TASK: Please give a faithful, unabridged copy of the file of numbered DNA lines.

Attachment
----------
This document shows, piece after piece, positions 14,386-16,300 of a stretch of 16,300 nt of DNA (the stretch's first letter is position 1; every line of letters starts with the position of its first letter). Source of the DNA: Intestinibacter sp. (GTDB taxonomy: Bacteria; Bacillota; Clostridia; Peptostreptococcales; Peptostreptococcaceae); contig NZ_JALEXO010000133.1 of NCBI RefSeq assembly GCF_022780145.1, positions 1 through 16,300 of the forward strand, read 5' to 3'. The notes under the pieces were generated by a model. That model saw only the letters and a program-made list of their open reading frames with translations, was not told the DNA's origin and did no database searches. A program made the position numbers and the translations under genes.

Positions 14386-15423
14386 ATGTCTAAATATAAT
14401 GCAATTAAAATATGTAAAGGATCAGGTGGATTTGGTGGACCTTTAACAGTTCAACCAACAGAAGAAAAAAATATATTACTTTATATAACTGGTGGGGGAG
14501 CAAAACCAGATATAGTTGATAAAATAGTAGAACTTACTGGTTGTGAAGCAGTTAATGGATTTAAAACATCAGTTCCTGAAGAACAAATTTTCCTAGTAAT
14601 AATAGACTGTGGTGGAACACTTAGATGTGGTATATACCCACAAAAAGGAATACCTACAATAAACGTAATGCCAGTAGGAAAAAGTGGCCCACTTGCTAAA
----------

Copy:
This document shows, piece after piece, positions 14,386-16,300 of a stretch of 16,300 nt of DNA (the stretch's first letter is position 1; every line of letters starts with the position of its first letter). Source of the DNA: Intestinibacter sp. (GTDB taxonomy: Bacteria; Bacillota; Clostridia; Peptostreptococcales; Peptostreptococcaceae); contig NZ_JALEXO010000133.1 of NCBI RefSeq assembly GCF_022780145.1, positions 1 through 16,300 of the forward strand, read 5' to 3'. The notes under the pieces were generated by a model. That model saw only the letters and a program-made list of their open reading frames with translations, was not told the DNA's origin and did no database searches. A program made the position numbers and the translations under genes.

Positions 14386-15423
14386 ATGTCTAAATATAAT
14401 GCAATTAAAATATGTAAAGGATCAGGTGGATTTGGTGGACCTTTAACAGTTCAACCAACAGAAGAAAAAAATATATTACTTTATATAACTGGTGGGGGAG
14501 CAAAACCAGATATAGTTGATAAAATAGTAGAACTTACTGGTTGTGAAGCAGTTAATGGATTTAAAACATCAGTTCCTGAAGAACAAATTTTCCTAGTAAT
14601 AATAGACTGTGGTGGAACACTTAGATGTGGTATATACCCACAAAAAGGAATACCTACAATAAACGTAATGCCAGTAGGAAAAAGTGGCCCACTTGCTAAA